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Calving season is a busy time for ranchers

By Staff | Mar 23, 2012

Calving season is nearing its end in Pierce County. For one ranch family it was an unusual season.

At the Richard and Faye Hoffart Ranch west and south of Rugby, there were a couple of surprises. First their cows gave birth to nine sets of twins.

“It’s nice to get a couple of sets of twins so that if there is a mother who lost her calf, she will have a calf to nurse,” said Hoffart. “But nine sets,” he laughs.

He has been at the calving business for quite a few years now and thought he had seen it all until this season.

One of his cows gave birth to a calf on February 27 and it was kind of small at 66 lbs. It was a heifer.

Soon, as is the practice at the Hoffart ranch, the mother and baby were moved to the home place a mile away, where Richard’s parents Pete and Kate live. Pete and Kate are retired, but they kind of enjoy the little calves, according to their son. That is a good thing, because when those twin calves get hungry, there are a couple more sets of hands to help feed them.

Twenty days after #914 (not the number of calves, but its tagged number) was born, Hoffart asked his wife why one of the calves was left dirty. She said she hadn’t seen it, according to Richard’s side of the story. He took a closer look, checking the cows and was dumbfounded to realize that the mother of #914 had just had another calf born on March 17. This calf was a bull and weighed 102 lbs. (Guess which one was getting all of the nutrition.) When he realized the cow had given birth to twins, he brought the other twin over, but the little bull would have nothing to do with his puny sister. So, they now live in separate pens.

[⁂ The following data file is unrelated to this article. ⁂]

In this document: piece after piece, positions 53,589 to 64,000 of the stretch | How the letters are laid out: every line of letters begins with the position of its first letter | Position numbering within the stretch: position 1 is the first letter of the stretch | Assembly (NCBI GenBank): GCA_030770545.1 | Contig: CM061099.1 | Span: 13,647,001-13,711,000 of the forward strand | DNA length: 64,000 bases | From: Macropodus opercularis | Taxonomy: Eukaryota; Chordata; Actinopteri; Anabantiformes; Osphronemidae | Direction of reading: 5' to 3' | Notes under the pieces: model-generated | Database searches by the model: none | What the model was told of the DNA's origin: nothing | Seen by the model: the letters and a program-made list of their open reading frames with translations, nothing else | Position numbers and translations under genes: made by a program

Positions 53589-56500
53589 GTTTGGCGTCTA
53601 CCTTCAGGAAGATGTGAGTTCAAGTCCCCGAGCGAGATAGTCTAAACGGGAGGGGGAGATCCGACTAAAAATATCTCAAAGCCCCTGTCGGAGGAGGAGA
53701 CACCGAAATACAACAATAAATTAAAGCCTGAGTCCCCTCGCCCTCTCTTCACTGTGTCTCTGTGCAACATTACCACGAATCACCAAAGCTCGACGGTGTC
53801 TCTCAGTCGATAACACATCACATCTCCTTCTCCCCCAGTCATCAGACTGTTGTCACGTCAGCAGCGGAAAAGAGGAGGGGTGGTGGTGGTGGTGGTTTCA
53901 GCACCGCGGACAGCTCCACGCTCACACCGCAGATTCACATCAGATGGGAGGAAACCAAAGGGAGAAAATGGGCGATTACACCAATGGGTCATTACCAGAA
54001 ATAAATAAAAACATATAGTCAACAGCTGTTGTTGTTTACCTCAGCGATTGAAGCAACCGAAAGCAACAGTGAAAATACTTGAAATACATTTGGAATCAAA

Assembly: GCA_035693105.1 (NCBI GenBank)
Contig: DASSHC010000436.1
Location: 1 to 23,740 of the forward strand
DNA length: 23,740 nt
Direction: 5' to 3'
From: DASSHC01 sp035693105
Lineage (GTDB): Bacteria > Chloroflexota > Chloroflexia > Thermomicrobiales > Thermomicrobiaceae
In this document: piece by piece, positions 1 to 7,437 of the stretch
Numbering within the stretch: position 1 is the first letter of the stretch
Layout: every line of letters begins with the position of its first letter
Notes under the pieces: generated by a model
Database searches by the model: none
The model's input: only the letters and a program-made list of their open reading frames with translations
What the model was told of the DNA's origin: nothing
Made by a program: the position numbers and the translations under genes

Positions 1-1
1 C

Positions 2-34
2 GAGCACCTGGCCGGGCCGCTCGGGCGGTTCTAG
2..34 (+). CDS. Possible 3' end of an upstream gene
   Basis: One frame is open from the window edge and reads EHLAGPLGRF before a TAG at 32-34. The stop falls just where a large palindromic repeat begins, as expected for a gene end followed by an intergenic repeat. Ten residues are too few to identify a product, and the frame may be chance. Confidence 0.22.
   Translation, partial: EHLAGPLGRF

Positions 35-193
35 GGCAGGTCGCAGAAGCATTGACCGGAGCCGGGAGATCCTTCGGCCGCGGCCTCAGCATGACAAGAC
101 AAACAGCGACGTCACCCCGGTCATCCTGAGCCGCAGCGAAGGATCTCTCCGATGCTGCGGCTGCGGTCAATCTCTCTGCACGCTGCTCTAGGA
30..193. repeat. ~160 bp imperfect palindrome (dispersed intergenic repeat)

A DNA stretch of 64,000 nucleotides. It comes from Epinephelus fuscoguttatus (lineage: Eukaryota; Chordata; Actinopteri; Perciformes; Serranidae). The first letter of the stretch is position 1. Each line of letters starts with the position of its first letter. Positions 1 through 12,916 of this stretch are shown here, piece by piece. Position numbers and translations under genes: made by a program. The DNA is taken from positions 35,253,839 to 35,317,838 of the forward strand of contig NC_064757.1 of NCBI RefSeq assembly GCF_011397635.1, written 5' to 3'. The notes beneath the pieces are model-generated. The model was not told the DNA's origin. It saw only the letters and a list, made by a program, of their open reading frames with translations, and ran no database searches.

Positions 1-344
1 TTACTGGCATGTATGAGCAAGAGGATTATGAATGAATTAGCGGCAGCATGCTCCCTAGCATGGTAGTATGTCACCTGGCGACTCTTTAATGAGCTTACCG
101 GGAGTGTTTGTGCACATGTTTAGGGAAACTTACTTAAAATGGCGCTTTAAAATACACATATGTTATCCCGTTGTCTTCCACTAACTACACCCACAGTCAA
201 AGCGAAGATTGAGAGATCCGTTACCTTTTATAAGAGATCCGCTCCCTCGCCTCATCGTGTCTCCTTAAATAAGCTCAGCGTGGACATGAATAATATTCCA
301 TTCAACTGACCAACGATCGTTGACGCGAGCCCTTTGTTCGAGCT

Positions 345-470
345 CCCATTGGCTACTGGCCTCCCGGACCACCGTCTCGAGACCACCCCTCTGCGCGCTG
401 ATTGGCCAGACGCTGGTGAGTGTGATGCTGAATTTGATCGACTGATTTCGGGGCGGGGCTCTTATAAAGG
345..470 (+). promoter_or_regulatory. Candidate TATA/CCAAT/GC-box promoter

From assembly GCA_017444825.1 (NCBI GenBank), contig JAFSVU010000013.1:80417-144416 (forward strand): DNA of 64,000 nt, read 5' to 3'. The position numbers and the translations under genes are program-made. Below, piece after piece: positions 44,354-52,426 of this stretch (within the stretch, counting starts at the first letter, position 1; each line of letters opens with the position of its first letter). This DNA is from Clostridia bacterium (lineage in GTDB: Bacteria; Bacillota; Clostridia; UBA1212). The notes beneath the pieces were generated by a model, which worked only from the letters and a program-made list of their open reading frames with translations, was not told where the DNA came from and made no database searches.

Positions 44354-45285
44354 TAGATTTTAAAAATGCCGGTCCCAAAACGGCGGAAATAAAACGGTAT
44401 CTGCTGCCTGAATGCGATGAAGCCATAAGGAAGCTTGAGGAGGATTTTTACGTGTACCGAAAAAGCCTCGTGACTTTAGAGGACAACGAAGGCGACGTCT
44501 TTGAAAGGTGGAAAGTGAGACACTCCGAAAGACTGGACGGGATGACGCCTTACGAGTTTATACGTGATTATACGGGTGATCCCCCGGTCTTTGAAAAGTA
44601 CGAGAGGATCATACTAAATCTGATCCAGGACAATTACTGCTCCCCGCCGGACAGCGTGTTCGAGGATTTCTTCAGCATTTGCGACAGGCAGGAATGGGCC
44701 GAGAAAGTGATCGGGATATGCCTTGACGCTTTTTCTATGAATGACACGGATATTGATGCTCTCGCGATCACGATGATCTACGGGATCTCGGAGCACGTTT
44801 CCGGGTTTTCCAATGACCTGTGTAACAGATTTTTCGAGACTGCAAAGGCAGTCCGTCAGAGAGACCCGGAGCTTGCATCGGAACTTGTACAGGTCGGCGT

The birth of two calves to the same mother 20 days apart is a bit of an anomaly, but Hoffart explained how it can happen. The same bull bred the cow twice in a matter of 20 days. The first calf was tucked up under the horn when the cow ovulated again and the miracle of calf #914-2 was created.

“A friend told me it couldn’t be,” said Hoffart laughing. “But here it is.”

Hoffart has noticed a few other things different about this season as compared to the last couple of seasons. One is that the cows have more milk this year. Another is that bulls have increased in price.

“Usually you can buy a bull for $5,000-$6,000, but this year they are selling for $7,000 to $9,000,” he said. “What is a guy supposed to do? You need the bulls.”

A third change he noticed is that calves are weighing in about 15 lbs. lighter, as a rule, than last year. He attributes the calves’ lighter weights to the mild winter this year compared to the last two or three winters. The cows didn’t have to eat as much to keep warm.

The Hoffarts raised three children, a daughter, Becky, serving in the Army at Fort Riley, Kansas; two sons, Shane in Denver and Chad in Minnewaukan. The Hoffarts have two grandchildren, with a third one coming soon. Chad’s son, Cody, is attending college, and Becky’s daugher, Aaliyah, is 5. Both love the ranch.

Richard told his daughter that the way things are going at the ranch, maybe she’ll have twins, Nick and Rick.

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